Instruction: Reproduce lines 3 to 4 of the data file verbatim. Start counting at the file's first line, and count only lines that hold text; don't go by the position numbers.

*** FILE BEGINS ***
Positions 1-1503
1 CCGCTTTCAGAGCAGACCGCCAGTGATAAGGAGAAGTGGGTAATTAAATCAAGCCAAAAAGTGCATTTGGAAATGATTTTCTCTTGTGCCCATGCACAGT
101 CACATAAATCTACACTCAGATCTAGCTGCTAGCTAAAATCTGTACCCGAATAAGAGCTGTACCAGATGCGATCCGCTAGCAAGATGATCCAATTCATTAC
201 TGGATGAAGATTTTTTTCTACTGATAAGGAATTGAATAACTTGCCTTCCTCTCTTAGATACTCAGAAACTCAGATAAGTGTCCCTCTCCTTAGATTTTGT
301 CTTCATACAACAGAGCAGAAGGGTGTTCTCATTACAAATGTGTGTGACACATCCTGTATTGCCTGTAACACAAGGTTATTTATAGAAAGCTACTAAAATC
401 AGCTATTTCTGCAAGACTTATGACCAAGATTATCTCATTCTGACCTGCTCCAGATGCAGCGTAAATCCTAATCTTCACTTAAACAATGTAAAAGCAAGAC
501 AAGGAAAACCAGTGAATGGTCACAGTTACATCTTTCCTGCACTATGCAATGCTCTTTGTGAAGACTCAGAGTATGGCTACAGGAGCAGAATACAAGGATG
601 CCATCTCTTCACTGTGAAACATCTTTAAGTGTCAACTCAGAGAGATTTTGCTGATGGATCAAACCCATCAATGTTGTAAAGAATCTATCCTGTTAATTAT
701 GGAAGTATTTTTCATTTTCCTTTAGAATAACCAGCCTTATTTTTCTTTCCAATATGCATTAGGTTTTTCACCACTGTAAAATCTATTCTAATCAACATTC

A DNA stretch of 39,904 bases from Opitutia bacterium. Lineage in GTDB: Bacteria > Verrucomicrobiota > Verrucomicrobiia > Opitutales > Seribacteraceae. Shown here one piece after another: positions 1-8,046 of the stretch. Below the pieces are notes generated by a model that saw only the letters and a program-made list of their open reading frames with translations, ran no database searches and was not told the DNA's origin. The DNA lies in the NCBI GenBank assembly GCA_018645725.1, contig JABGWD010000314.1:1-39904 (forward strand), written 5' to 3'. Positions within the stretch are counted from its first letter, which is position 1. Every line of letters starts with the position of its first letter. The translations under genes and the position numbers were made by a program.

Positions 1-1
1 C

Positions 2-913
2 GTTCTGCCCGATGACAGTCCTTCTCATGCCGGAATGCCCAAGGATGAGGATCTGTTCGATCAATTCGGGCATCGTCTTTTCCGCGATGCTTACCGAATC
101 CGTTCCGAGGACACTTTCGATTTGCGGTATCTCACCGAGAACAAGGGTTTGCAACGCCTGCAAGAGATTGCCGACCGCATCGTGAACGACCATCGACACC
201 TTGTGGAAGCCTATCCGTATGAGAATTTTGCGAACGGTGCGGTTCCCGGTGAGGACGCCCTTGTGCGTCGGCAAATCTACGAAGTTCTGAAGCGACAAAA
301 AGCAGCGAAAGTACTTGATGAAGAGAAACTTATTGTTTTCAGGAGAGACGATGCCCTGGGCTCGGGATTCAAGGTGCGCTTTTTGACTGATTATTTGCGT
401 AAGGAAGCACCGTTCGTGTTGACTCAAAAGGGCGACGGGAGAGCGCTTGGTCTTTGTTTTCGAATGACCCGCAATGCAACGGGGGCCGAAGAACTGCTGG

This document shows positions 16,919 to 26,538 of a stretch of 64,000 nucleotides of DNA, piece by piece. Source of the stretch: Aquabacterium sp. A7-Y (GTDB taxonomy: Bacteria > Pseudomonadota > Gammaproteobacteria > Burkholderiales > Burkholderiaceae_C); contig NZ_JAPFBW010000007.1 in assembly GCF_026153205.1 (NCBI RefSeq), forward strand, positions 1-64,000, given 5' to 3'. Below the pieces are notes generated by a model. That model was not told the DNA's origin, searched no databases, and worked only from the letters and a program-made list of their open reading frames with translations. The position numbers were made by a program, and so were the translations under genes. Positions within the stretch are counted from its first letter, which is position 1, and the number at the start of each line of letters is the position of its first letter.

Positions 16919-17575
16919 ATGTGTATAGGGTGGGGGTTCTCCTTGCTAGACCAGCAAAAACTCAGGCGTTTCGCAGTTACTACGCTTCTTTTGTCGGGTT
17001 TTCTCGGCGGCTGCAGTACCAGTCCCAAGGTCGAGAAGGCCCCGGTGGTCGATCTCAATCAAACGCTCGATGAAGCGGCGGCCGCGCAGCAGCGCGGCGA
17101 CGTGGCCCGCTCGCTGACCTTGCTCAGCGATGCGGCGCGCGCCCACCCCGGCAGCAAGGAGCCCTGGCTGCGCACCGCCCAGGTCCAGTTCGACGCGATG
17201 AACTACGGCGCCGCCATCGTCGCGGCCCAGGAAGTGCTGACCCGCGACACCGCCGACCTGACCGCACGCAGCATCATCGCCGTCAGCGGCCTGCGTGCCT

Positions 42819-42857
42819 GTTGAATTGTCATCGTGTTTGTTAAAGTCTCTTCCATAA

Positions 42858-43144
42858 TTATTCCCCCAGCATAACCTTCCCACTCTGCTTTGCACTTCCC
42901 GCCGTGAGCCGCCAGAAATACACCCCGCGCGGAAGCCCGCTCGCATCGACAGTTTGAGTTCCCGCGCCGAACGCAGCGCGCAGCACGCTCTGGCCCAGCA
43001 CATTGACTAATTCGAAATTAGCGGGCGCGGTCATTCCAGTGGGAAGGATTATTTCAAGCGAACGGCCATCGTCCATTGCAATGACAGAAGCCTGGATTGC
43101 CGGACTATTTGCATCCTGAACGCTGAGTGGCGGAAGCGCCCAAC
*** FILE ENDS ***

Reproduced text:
101 CACATAAATCTACACTCAGATCTAGCTGCTAGCTAAAATCTGTACCCGAATAAGAGCTGTACCAGATGCGATCCGCTAGCAAGATGATCCAATTCATTAC
201 TGGATGAAGATTTTTTTCTACTGATAAGGAATTGAATAACTTGCCTTCCTCTCTTAGATACTCAGAAACTCAGATAAGTGTCCCTCTCCTTAGATTTTGT